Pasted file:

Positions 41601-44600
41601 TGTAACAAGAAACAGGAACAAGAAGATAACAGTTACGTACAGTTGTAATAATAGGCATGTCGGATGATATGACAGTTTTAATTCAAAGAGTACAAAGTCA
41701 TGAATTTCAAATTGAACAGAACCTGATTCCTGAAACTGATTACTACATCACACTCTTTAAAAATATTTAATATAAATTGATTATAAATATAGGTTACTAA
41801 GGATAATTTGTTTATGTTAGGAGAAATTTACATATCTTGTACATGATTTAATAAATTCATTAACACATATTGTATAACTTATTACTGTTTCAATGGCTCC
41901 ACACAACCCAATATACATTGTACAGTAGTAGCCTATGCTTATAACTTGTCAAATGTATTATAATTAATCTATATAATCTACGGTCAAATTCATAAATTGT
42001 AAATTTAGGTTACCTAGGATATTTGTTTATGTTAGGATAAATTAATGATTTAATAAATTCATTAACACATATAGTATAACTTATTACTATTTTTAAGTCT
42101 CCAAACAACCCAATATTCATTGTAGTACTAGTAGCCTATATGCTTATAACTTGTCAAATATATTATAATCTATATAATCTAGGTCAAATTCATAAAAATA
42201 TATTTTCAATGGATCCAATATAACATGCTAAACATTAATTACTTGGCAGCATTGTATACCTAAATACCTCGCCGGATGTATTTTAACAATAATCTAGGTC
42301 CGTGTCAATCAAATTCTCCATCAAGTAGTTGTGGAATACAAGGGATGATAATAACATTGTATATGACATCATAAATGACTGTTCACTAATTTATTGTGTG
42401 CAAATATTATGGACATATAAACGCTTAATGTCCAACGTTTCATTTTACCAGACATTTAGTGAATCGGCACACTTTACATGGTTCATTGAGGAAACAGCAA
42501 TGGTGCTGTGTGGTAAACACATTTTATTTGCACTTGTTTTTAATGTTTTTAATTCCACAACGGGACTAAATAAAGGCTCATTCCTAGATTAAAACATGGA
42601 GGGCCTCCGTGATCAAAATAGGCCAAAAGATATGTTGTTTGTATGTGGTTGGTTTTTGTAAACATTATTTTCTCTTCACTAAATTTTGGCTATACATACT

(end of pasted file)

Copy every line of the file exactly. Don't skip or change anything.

Positions 41601-44600
41601 TGTAACAAGAAACAGGAACAAGAAGATAACAGTTACGTACAGTTGTAATAATAGGCATGTCGGATGATATGACAGTTTTAATTCAAAGAGTACAAAGTCA
41701 TGAATTTCAAATTGAACAGAACCTGATTCCTGAAACTGATTACTACATCACACTCTTTAAAAATATTTAATATAAATTGATTATAAATATAGGTTACTAA
41801 GGATAATTTGTTTATGTTAGGAGAAATTTACATATCTTGTACATGATTTAATAAATTCATTAACACATATTGTATAACTTATTACTGTTTCAATGGCTCC
41901 ACACAACCCAATATACATTGTACAGTAGTAGCCTATGCTTATAACTTGTCAAATGTATTATAATTAATCTATATAATCTACGGTCAAATTCATAAATTGT
42001 AAATTTAGGTTACCTAGGATATTTGTTTATGTTAGGATAAATTAATGATTTAATAAATTCATTAACACATATAGTATAACTTATTACTATTTTTAAGTCT
42101 CCAAACAACCCAATATTCATTGTAGTACTAGTAGCCTATATGCTTATAACTTGTCAAATATATTATAATCTATATAATCTAGGTCAAATTCATAAAAATA
42201 TATTTTCAATGGATCCAATATAACATGCTAAACATTAATTACTTGGCAGCATTGTATACCTAAATACCTCGCCGGATGTATTTTAACAATAATCTAGGTC
42301 CGTGTCAATCAAATTCTCCATCAAGTAGTTGTGGAATACAAGGGATGATAATAACATTGTATATGACATCATAAATGACTGTTCACTAATTTATTGTGTG
42401 CAAATATTATGGACATATAAACGCTTAATGTCCAACGTTTCATTTTACCAGACATTTAGTGAATCGGCACACTTTACATGGTTCATTGAGGAAACAGCAA
42501 TGGTGCTGTGTGGTAAACACATTTTATTTGCACTTGTTTTTAATGTTTTTAATTCCACAACGGGACTAAATAAAGGCTCATTCCTAGATTAAAACATGGA
42601 GGGCCTCCGTGATCAAAATAGGCCAAAAGATATGTTGTTTGTATGTGGTTGGTTTTTGTAAACATTATTTTCTCTTCACTAAATTTTGGCTATACATACT